We came around the northwest corner of the island ahead of Mother and Dumbledore. Because of crew inexperience, I had the spinnaker doused sooner than would have been most efficient. Mother kept her spinnaker up longer, and our douse, while better than on previous occasions, was slow, so Mother gained on us, but she was still behind.
We came around the southern corner of the island, and the winds were getting at least a little bit stronger. The course to the Narrows was dead upwind … and then it was not, and then it was again, and then it was not. We were looking at a wind that was shifting over 90 degrees or more, and it wasn’t oscillating, since it wasn’t going back and forth in a regular pattern. Such is life on a mountain lake. The winds were still light, in spite of thunderstorms brewing nearby. Mother was coming up behind us; sometimes she was going faster, and sometimes she was pointing higher, and so we did a lot of trying to figure out what she was doing that we weren’t doing – the biggest thing we could figure was crew weight distribution. In light air, it’s good to have a lot of weight on the leeward side of the boat to induce heel, while in heavier air, it’s good to have the weight windward to keep the boat level.
As we approached the Narrows, a thundersquall hit. It was sudden, and it slammed the boat, but Pat and Tadpole are now good at helping to keep the boat under control in such situations – Dillon helped us to gain confidence with such things. One moment, we were drifting; the next, we were screaming along. We were roaring ahead of Mother. We did have to tack twice to make the entrance to the Narrows, but so did Mother. It was raining, and we had spray from the water as the bow of the boat plunged through waves, so we were getting wet. Tadpole even put on his rain jacket.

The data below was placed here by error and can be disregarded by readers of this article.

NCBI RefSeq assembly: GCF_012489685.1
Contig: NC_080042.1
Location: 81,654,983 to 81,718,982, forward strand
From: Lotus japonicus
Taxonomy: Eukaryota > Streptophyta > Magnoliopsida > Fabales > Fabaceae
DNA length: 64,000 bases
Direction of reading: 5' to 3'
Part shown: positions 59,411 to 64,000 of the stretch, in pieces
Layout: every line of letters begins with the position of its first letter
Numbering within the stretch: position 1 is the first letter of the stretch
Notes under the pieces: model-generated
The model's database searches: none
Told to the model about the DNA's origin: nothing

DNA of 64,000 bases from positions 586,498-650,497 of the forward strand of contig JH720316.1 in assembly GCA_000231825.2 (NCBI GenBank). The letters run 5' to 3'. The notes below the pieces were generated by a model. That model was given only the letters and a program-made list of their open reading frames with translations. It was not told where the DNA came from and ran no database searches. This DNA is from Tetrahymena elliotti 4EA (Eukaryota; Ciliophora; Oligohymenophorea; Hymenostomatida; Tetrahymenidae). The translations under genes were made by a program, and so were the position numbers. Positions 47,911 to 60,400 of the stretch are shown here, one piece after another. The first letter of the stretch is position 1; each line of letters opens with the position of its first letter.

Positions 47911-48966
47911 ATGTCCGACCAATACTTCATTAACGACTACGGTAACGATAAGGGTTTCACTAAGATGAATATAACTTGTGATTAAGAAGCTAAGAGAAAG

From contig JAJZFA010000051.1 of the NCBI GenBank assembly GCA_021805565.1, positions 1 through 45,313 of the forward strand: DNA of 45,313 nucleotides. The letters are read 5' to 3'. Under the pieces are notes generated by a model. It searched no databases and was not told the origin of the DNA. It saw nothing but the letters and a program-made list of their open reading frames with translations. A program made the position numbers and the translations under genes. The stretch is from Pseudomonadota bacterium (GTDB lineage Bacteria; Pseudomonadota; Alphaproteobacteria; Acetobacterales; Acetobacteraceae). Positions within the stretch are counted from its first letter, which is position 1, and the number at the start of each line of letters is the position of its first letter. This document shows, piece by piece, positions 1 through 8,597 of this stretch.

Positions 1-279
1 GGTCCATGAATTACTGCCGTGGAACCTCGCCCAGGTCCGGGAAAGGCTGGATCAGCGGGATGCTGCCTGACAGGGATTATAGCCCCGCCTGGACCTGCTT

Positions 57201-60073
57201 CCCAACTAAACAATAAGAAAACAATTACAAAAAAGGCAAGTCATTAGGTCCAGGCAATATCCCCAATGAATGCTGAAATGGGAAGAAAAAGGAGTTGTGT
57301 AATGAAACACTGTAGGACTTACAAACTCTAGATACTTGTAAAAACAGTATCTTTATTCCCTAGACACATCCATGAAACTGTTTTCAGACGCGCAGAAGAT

Then we reached the entrance to the Narrows. There are some rocks on the right. I was hoping we could get past those rocks, maybe pinching up a little to get around them, but Pat and Tadpole agreed that pinching wouldn’t work, so I’d need to tack. So I tacked. Into a hole of dead air. Mother, meanwhile, went charging past, in a remnant of the stiff air out on the lake.
The end of the race was much like the beginning: Mother found the puddles of wind that would work for her. I’m going to need to learn that.
After the race, Dumbledore came over to us while we were putting our boat away. He thanked us for giving him and Mother a great race – and it wasn’t just politeness. He was excited that we had done so well, and he said our performance was “sparkling.”
Esther Williams and Uncle Jesse ended up quitting this race. But Zorro told me, “Don’t quit.” I didn’t quit.